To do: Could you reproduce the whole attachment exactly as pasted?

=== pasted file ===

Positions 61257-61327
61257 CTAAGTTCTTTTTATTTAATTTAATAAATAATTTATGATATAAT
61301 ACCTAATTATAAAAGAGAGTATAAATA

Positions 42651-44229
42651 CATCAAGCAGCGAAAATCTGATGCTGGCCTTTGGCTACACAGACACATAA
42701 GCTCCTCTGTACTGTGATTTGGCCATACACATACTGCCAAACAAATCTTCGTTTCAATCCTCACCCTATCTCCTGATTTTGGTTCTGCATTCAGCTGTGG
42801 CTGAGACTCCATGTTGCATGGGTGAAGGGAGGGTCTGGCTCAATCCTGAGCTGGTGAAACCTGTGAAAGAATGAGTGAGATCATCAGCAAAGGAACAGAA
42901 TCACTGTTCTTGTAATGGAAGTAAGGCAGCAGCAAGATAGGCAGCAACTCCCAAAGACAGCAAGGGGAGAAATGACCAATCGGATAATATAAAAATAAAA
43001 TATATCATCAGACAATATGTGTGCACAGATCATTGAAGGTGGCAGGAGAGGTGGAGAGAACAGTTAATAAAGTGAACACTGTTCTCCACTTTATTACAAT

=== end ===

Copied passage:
Positions 61257-61327
61257 CTAAGTTCTTTTTATTTAATTTAATAAATAATTTATGATATAAT
61301 ACCTAATTATAAAAGAGAGTATAAATA

Positions 42651-44229
42651 CATCAAGCAGCGAAAATCTGATGCTGGCCTTTGGCTACACAGACACATAA
42701 GCTCCTCTGTACTGTGATTTGGCCATACACATACTGCCAAACAAATCTTCGTTTCAATCCTCACCCTATCTCCTGATTTTGGTTCTGCATTCAGCTGTGG
42801 CTGAGACTCCATGTTGCATGGGTGAAGGGAGGGTCTGGCTCAATCCTGAGCTGGTGAAACCTGTGAAAGAATGAGTGAGATCATCAGCAAAGGAACAGAA
42901 TCACTGTTCTTGTAATGGAAGTAAGGCAGCAGCAAGATAGGCAGCAACTCCCAAAGACAGCAAGGGGAGAAATGACCAATCGGATAATATAAAAATAAAA
43001 TATATCATCAGACAATATGTGTGCACAGATCATTGAAGGTGGCAGGAGAGGTGGAGAGAACAGTTAATAAAGTGAACACTGTTCTCCACTTTATTACAAT